How to reserve resources for certain frameworks in Mesos cluster ?

Note: This is an outdated article written for versions of Mesos prior to 0.23. A few things have changed since writing of this article:

  1. In Mesos 0.23 Dynamic reservations (MESOS-2018) were introduced. The Mesos project recommends specifying the total resources available on an agent as unreserved using --resources flag and manage reservations dynamically via master HTTP endpoints. ref: http://mesos.apache.org/documentation/latest/reservation/
  2. In Mesos 1.0 (MESOS-3945) /weights operator endpoint was introduced that allows for weights to be changed at runtime, while the --weights command line flag has been deprecated. ref: http://mesos.apache.org/documentation/latest/weights/

To reserve a certain amount of resources for a particular framework the concept of Roles in Mesos can be used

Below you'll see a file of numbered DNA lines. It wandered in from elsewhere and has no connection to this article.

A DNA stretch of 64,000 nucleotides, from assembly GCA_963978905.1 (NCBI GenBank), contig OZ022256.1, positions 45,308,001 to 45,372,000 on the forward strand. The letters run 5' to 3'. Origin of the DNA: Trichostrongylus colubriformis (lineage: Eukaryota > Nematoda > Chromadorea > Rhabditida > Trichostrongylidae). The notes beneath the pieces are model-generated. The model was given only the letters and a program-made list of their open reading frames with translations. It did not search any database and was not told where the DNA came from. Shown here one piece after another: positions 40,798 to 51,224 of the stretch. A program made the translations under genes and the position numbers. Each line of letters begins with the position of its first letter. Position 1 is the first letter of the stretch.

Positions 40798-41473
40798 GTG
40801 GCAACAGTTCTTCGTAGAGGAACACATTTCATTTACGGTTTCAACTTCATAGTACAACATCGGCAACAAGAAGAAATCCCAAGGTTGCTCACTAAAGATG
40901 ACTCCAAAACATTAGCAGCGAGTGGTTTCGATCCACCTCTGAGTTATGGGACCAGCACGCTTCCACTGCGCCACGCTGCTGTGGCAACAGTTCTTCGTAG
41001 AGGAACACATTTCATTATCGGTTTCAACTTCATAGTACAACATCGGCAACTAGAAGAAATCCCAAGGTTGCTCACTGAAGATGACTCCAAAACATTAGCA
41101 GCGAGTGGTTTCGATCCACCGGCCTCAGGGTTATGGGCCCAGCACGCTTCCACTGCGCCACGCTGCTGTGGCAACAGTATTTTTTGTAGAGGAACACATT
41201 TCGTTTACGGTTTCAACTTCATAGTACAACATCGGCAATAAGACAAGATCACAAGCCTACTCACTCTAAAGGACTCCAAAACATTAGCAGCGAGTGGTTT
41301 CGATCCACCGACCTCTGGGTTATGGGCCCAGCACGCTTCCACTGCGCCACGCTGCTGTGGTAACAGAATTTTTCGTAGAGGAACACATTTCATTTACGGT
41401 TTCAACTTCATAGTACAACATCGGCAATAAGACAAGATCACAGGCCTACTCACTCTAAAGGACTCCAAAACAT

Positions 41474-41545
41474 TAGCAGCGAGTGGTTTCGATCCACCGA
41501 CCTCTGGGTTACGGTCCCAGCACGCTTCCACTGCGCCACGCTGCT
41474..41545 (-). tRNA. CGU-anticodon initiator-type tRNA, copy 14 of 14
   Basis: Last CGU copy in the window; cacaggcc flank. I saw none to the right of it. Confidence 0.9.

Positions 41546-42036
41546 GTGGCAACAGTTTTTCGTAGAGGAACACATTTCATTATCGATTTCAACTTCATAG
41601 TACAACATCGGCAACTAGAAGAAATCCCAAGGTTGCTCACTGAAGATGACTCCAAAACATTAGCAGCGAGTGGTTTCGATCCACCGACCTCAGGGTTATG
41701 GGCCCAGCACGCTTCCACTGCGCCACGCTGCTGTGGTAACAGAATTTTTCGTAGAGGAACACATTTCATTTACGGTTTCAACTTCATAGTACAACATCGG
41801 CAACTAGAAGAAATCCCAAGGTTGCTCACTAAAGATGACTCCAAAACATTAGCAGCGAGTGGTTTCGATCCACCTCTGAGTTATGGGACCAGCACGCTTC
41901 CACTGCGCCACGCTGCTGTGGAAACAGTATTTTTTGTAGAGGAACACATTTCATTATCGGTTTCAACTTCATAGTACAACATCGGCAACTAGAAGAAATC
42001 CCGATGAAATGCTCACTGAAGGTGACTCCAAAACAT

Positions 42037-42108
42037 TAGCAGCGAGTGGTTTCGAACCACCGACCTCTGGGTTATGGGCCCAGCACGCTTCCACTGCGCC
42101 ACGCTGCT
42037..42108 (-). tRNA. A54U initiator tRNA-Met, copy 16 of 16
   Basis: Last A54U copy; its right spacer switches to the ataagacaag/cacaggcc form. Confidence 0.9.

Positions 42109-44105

There are two ways to use roles to reserve resources for frameworks in your cluster:

  1. Dynamic Weighted reservations
  2. Static reservations

In either case,we’ll need to set up Mesos Master as well as the framework to use the new role.

Set up the cluster to use roles

Configure Mesos Master to define valid roles

Before we can use roles we need to define the roles that are going to be allowed in the cluster. Lets assume we want to have three roles in our cluster, namely : marathon, hdfs , chronos. To configure the mesos master:

  • Start the master with --roles="marathon,hdfs, chronos" command line flag

Associate the roles with the frameworks

Now we need to tell the framework which role to use, this will determine where the framework gets its resources from in the cluster. The way to configure role for a framework would vary among various frameworks, for example: